The End of Obesity is Just Around the Corner

If you imagine in your mind, the irrigated agriculture of California you probably can see a large valve sticking out of the ground with a wheel on top situated in the middle of a massive field with deep furrows.  As the valve is turned, water gushes out into the furrows, flooding them to provide water for the crops.  Alternatively, you might see large water guns irrigating the fields with booming sprays similar to a lawn sprinkler on steriods.  The way of the future will require a much more efficient approach if water use to produce crops in California is to be sustained.  Intensive approaches to irrigation have been developed for use in very dry climates where evaporation is heavy and represents a large waste of what little available water is there.  In these methods, drip irrigation delivers water right to the root zone in buried or partially buried plastic pipes with small holes to meter out the water.  This almost eliminates evaporation waste and the delivery of water to

Characteristics of Competitiveness are Changing in the Meat Complex

     Just as the landscape is changing on a global economic front as outlined in my previous blog, so then are the characteristics of competitiveness as we look out into the next five year horizon.  Many years ago, responding to the advent of scale in animal production, veterinary science in production agriculture moved from a focus on individual animal treatment to something widely referred to as herd health.  The change signaled a move from diagnosing and treating individual animals to defining the conditions within which the herd would be best served and proscribed culling for individuals that did not conform or adapt to the generalized conditions.  Defining the conditions best for the herd meant creating SOPs for bio-security, ventilation, average temperature at each day of age, average nutrition and a set of standard vaccinations as examples.  Not every individual animal prefers the average or thrives in the average conditions and the response in general was to allo

Swine Industry Update for March 2009

Mark Greenwood
March 2009

Reconfiguring the US Meat Industry: How Politicization is Beginning to Trump Economics

     The U.S. swine industry is about to be reshuffled in some extraordinary ways.  For the first time we are witnessing political ideas at work in the world and in this country which are gaining the upperhand in their attempt to slow down the natural execution of comparative advantage based on efficiency and market economics.  Since 1995 the US industry has enjoyed a steady and sometimes dizzying increase in total demand as net exports rose year after year.  This is a testament to the global effciency of the industry and its ability to deliver a consistent, safe and high quality product.  At the same time, the desire to slow down the expansion of the industry in the US has been building because of a long list of issues which have been slowing gaining political strength. 

SwineCast 0385, Ag Lender's Viewpoint with Kent Bang at Pigski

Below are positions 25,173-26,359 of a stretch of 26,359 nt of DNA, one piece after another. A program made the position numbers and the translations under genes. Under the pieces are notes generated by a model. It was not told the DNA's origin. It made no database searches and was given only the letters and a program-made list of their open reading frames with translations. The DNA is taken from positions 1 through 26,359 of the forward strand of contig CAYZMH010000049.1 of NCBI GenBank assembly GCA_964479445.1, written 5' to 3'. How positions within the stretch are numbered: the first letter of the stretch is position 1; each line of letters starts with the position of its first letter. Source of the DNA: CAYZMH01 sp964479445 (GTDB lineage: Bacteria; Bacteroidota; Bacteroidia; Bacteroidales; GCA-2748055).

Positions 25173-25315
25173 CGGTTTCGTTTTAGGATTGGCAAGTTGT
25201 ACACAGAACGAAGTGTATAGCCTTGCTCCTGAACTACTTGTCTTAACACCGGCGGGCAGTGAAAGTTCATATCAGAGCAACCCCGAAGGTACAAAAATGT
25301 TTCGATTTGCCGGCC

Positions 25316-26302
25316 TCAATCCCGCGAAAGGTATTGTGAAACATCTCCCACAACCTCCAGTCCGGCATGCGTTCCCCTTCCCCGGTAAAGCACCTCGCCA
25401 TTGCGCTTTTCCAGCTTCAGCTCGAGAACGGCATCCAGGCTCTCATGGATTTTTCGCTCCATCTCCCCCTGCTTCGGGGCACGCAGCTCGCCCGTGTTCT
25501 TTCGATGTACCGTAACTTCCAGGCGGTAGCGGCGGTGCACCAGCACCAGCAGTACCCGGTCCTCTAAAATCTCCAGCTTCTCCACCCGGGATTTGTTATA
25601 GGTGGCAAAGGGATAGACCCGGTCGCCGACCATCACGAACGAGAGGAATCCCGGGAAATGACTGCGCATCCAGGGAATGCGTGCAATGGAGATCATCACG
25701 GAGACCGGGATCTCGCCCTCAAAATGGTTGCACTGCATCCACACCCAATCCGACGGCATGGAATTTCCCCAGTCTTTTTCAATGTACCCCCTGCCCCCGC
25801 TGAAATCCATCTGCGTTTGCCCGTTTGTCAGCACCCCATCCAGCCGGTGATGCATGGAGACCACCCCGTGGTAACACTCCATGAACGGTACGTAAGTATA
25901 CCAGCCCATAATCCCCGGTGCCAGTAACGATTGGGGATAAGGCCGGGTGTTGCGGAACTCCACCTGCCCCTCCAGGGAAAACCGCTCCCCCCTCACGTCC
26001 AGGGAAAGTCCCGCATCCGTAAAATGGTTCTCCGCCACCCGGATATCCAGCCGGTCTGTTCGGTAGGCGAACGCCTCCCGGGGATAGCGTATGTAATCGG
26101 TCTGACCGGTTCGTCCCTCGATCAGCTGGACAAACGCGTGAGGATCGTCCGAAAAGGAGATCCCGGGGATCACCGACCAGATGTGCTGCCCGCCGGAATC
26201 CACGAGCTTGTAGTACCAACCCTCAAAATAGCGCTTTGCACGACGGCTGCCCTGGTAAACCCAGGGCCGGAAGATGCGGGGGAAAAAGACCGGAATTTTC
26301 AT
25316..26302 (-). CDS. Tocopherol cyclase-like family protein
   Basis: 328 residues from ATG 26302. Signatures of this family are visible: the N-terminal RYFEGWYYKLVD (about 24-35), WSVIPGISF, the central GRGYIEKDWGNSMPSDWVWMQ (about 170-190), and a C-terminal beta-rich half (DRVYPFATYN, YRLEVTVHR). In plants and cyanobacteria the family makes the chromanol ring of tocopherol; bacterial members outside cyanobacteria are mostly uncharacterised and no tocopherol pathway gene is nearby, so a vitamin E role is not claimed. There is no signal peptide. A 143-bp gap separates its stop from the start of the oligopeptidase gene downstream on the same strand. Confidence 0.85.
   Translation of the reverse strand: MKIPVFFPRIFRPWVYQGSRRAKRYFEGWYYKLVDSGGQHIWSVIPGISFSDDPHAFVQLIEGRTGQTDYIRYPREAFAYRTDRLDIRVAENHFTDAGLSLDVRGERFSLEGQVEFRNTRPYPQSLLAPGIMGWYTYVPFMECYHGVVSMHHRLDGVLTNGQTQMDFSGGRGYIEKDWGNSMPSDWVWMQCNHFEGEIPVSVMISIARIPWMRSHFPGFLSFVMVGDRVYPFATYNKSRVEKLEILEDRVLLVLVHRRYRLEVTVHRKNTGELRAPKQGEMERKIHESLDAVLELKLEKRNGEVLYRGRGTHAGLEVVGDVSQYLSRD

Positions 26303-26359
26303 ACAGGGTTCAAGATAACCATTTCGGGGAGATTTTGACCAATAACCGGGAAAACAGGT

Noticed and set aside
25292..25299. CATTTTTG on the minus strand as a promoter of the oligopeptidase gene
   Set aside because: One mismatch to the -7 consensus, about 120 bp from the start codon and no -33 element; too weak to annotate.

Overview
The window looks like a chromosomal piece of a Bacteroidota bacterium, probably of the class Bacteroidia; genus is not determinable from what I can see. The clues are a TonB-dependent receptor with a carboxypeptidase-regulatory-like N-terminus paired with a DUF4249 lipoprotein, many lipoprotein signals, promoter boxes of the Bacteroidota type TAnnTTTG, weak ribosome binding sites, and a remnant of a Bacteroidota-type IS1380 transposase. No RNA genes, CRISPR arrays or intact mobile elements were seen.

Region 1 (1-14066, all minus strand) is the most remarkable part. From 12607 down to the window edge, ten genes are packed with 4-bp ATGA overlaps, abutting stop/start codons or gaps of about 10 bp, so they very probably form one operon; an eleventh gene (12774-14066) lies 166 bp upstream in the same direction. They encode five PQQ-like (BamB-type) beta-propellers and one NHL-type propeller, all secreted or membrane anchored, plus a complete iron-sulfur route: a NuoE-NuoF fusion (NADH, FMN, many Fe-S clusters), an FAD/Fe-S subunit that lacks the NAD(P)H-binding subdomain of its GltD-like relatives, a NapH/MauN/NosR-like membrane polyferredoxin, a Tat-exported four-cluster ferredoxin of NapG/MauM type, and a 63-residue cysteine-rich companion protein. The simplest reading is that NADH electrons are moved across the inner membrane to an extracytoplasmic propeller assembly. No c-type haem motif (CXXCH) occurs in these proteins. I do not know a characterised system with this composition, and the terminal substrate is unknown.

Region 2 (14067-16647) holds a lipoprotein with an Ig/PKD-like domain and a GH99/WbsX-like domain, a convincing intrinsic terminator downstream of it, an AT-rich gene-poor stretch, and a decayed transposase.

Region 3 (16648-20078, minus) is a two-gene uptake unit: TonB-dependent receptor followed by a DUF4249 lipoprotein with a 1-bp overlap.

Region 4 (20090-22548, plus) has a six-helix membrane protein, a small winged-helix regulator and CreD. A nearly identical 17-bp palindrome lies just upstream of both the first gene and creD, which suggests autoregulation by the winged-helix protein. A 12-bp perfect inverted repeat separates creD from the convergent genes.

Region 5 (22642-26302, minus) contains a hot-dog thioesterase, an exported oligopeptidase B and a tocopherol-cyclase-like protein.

SwineCast 0385 Show Notes:

  • Special Pigski presentation with Bank of the West's Kent Bang looking at credit issues and offering his views of what's ahead.

2009 IPC: Pork Industry Economic Update

Managing Inputs and Marketing: Where Do We Go From Here? Dr. Steve Meyer, Paragon Economics, Inc., from the 2009 Iowa Pork Congress, January 28 - 29, Des Moines, Iowa, USA.

Feed ingredient costs have fallen from record highs last summer but supplies remain tight and costs remain very volatile as we enter the 2008-2009 crop year. Surprisingly good hog prices were a big help to pork producers' bottom lines in 2008 but can those prices remain in the face of the economic slowdown? Steve's session will address these issues and present some ideas and tactics to help you weather another potential economic storm in 2009.

This is the presentation slide set without audio

Optimal Exports as a Portfolio Problem

If you think about it, each dollar of expected pork revenue, as we look at 2009, has a variance around it. That is to say, not every lb of forecasted sales has the same likelihood of being realized. It is safe to say that the anticipated level of demand from domestic consumption is well known and relatively low variance. The demand which originates from the export markets is highly variable and can come from surprising places. Because of this, there is no doubt that the expected income variance is much higher for export sales than it is for domestic purchases and as you might suspect, it has a higher expected value. Those two attributes tend to go together.

Falling Exports Vs. Falling Supply: Which Will Win?

     The total demand for US Pork can be conveniently broken down into two components: domestic demand plus net exports.  Net exports is the excess of exports over imports of pork for the US.  We seem to know that US production of pork will be falling in 2009.  I say seem to know since this is based on projections by USDA (Hogs and Pigs Report).  What we do not know is if the projections are correct (what is their error variance) and what will happen to productivity increases to offset this decline in farrowing intentions from last fall.  We can surmise that the sows leaving the industry are the poorest performing ones (least productive) and that productivity gains from the remaining farms is likely to rise.

Swine Industry Update for February 2009

Mark Greenwood
February 2009

SwineCast 0375, Managing for profitable production and a look at the Canadian pork industry

SwineCast 0375 Show Notes:

  • Canadian correspondent Bruce Cochrane logs in with interviews from Banff.  Peace Pork's Rocky Morrell shares his thoughts on managing for profitable production.
  • Jerry Bouma of Toma and Bouma Consulting looks at the future of the Canadian industry and significant changes that will need to be made
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